About the contributors

Claire Aitchison works in the Office of the Pro-Vice Chancellor, Research, at the University of Western Sydney in researcher education, supporting the writing of academics, supervisors and students. Her research interests include these fields and the marketisation of education.

 

Anna Boucher is a lecturer in the Department of Government and International Relations at the University of Sydney and a founding member of the Migration Studies Unit at the London School of Economics and Political Science. Her research focuses on comparative immigration policy, gender, ethnicity and the welfare state.

 

Dick Bryan is professor of political economy at the University of Sydney. He researches the new social foundations of money, including the ways in which financial calculation is intruding into, and increasingly ordering, daily life.

 

Terry Carney is emeritus professor of law at the University of Sydney. He is a fellow of the Australian Academy of Law, a past president (2005–7) of the International Academy of Law and Mental Health, and has chaired the National Advisory Council on Social Welfare and the Board of the Institute of Family Studies, along with various state enquiries on adult guardianship and health law. A part-time member of the Social Security Appeals Tribunal, his research and publications concentrate on social security and health law issues.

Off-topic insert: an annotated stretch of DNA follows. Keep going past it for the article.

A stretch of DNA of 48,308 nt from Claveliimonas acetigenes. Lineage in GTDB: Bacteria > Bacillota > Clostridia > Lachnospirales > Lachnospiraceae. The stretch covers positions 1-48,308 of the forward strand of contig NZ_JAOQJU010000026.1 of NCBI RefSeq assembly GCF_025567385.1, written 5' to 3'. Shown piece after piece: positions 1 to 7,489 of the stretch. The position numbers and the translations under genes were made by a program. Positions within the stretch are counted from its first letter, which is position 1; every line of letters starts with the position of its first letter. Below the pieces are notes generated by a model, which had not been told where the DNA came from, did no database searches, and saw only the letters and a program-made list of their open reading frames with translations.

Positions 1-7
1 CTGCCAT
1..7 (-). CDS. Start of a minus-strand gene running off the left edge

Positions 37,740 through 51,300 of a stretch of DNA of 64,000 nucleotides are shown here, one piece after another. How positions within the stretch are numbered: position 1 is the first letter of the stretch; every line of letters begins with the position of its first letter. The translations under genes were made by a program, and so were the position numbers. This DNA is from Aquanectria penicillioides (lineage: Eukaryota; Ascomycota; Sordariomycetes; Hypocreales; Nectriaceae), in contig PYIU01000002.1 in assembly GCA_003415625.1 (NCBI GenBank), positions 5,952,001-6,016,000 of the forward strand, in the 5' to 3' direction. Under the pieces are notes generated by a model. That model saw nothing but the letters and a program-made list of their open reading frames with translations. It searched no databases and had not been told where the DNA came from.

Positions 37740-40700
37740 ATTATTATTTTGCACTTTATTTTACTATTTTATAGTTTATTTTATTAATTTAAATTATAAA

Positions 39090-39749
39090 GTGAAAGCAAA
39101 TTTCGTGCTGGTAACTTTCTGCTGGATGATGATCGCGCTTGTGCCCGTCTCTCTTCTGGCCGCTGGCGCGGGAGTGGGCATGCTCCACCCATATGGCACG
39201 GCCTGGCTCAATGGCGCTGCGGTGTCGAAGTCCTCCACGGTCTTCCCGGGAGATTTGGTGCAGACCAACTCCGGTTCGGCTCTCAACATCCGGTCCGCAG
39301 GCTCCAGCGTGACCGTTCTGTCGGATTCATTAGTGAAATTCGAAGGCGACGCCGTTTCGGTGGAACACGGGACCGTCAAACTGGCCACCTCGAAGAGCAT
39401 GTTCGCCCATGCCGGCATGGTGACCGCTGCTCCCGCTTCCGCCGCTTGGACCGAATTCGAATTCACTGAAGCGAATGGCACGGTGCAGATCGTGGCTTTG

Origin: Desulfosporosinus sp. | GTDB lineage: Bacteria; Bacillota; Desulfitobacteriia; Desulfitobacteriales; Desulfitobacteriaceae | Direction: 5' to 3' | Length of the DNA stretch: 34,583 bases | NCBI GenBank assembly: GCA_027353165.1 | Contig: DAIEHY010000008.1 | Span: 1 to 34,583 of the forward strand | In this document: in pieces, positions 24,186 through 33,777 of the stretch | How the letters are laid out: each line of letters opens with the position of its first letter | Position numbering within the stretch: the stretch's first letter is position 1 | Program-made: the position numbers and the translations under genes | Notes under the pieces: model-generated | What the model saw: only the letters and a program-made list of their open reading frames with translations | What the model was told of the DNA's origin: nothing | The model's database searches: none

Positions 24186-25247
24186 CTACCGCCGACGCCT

Fran Collyer is a sociologist at the University of Sydney, National Convenor of the Health Section of The Australian Sociological Association, a member of the Health Governance Network and former editor of the Health Sociology Review. She publishes in the fields of the sociology of knowledge, the history of sociology, disciplines and institutions, and the sociology of health.

 

Leanne Cutcher is an associate professor in the Discipline of Work and Organisational Studies at the University of Sydney’s Business School. Her research explores issues of gender, race, space and age in a range of organisational settings and has been published in leading journals, including: Organization Studies, Journal of Management Studies, Gender Work and Organisation and Work, Employment and Society.

 

Bob Davidson is a private consultant who is undertaking a PhD at the Social Policy Research Centre at the University of New South Wales. He has had extensive experience in the government, community and corporate sectors, in a range of social, economic, and environmental areas. His current research interests focus on the economics of human services and the impact of marketisation on service providers.

 

Susan Goodwin is an associate professor in policy studies in the Faculty of Education and Social Work at the University of Sydney. Her research focuses on gender, social policy analysis and contemporary forms of governance, including governing through ‘community’.

 

Lucy Groenhart joined Swinburne University, Melbourne in 2013 as the Australian Housing and Urban Research Institute Postdoctoral Fellow. Her research interests are housing and urban policy.

 

Nicole Gurran is a professor within the University of Sydney’s Faculty of Architecture, Design and Planning. Her research interests focus on urban policy, planning and housing.